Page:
Soon enough, they realized that the light wasn’t the inn at all, but a big house with a warm, inviting lantern in the window. After talking it over, the couple decided that they would knock on the door and ask how far ahead the inn was, even just to get out of the rain and the wind for a second.
A sweet elderly lady opened the door for them and invited them inside.
“Please,” they asked, “could you tell us how far away the inn is? We’ve been walking all day, and we’re cold and wet and hungry.”
“Oh, the inn is just a little ways up the road, but in weather like this, they’re probably all filled up!” replied the sweet old woman. “You should just stay here for the night. I insist!”
The couple tried to politely refuse, but the lady wouldn’t take no for an answer. She brought them into a warm kitchen where her husband, a kind old gentleman, was enjoying a meal. They shared a delicious dinner, and when the young couple offered to pay, the old man wouldn’t hear of it.
“We don’t need any money nowadays,” the old man laughed.
After dinner, the couple slept soundly in a warm feather bed, and they woke early in the morning to a silent house. They guessed that their hosts must still be asleep, and in thanks for their dinner and a place to sleep for the night, they left a bright fifty cent piece sitting on the kitchen table before heading back out to continue their walk home.
Soon, they reached the inn and found it just as busy as the old couple predicted. They decided to stop for breakfast, and while they ate their porridge, they told the innkeeper about the sweet man and lady who took them in for the night.
The innkeeper looked troubled. “There’s no house near here,” he insisted. “There used to be one about a half a mile distant, right where you describe, but it burned down more than a year ago. The people who lived there, an older lady and gent just like you said, died in the fire.”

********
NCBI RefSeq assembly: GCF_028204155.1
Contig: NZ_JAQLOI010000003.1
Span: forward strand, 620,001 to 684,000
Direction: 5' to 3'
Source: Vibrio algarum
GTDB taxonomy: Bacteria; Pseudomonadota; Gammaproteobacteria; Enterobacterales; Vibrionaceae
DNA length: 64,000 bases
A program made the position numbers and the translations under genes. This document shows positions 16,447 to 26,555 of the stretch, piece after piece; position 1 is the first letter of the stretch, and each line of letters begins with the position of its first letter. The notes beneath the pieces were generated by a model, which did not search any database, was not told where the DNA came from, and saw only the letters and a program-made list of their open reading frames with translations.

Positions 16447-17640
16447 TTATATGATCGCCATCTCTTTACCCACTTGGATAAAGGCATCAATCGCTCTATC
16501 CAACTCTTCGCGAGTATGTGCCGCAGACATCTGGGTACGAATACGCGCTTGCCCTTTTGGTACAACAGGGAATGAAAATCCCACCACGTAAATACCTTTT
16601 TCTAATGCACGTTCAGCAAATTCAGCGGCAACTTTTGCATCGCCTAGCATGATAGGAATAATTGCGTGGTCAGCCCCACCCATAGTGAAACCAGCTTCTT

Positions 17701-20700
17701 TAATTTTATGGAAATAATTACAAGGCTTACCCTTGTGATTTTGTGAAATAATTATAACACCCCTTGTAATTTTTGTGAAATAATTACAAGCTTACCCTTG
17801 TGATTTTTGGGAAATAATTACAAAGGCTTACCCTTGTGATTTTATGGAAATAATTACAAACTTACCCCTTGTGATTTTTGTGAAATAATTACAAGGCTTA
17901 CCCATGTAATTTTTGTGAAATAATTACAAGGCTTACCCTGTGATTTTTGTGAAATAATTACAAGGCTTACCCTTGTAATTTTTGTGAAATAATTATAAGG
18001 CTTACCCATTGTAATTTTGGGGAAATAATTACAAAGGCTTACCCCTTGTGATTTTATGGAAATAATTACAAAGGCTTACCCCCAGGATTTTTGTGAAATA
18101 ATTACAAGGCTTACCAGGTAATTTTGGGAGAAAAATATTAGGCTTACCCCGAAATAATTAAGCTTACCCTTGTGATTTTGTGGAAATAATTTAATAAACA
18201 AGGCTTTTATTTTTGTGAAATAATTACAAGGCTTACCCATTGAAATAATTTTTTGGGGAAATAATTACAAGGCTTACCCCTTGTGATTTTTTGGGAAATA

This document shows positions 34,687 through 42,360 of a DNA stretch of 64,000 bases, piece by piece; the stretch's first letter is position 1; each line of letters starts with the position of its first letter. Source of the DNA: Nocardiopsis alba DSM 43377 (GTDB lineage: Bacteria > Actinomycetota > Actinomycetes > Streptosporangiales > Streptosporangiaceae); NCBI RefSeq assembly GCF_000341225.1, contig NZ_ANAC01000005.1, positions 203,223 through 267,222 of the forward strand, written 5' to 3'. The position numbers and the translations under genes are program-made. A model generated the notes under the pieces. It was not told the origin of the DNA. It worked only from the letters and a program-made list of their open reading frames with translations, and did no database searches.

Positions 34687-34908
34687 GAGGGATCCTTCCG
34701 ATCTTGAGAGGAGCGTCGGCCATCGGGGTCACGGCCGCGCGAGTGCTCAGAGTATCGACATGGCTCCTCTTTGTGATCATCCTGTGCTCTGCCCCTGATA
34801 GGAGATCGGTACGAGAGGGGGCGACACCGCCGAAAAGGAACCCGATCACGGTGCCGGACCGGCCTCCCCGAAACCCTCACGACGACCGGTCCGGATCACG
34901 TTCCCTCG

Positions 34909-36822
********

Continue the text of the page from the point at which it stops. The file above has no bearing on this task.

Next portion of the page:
The young man shook his head. “You’re wrong,” he said. “We were just in a house there. I’ll show you where it is!”
Together, the three of them walked up the road to the house where the young couple had spent the night. Just as the innkeeper had said, all that stood there was a blackened ruin. When the young woman saw the burnt remains of the kitchen table, she cried out in fear, and the young man pulled her away quickly. The innkeeper went to look at what had made her so upset, and sitting on the charred kitchen table, there was a bright and shiny fifty cent piece glittering in the morning sun.
A guy decides he wants to go hiking in the mountains, so he gets all his gear together and drives out to a little outpost. At the general store, he stops in to get a few last minute supplies. He gets a water canteen, a camp lantern, and a coil of rope so that he’s prepared for anything, but he doesn’t see bear bells anywhere.
“Say, mister,” he says to the clerk, “do you have bears around here?”
“Yes, of course,” the clerk says, not wanting to be bothered.
“What kind?” the hiker asks.
“Black bears and grizzlies,” replies the clerk.
The hiker shudders. “So do you have any bear bells in here?”
“What do you mean, bear bells?” asks the clerk.
“You know what they are,” the hiker replies. “They’re bells you wear when you’re going to be out in bear country so that the bears know you’re coming, and you don’t get attacked.”
The clerk rolls his eyes. “Oh, THOSE. Yeah, they’re over on the souvenir rack,” he says, pointing to a shelf in the corner.
Arms loaded with stuff, the hiker chooses a set of bear bells and piles up his stuff on the counter. While the clerk is ringing everything up, the hiker leans forwards and asks, “Hey, mister, how can you tell when you’re in bear territory?”
“By the scat,” the clerk replies, still ringing up the hiker’s purchases.
Nodding, the hiker asks, “But how do you tell the difference between grizzly scat and black bear scat?”
“By what’s in the scat,” the clerk answers irritably.
“What’s in black bear scat?” the hiker continues as he pays for all his hiking stuff.
Picking up his magazine, the clerk snorts in frustration. “Seeds and grains.”
“And what’s in grizzly scat?” asks the hiker, finally on his way out the door.
The clerk looks up and scowls at the hiker. “Bear bells.”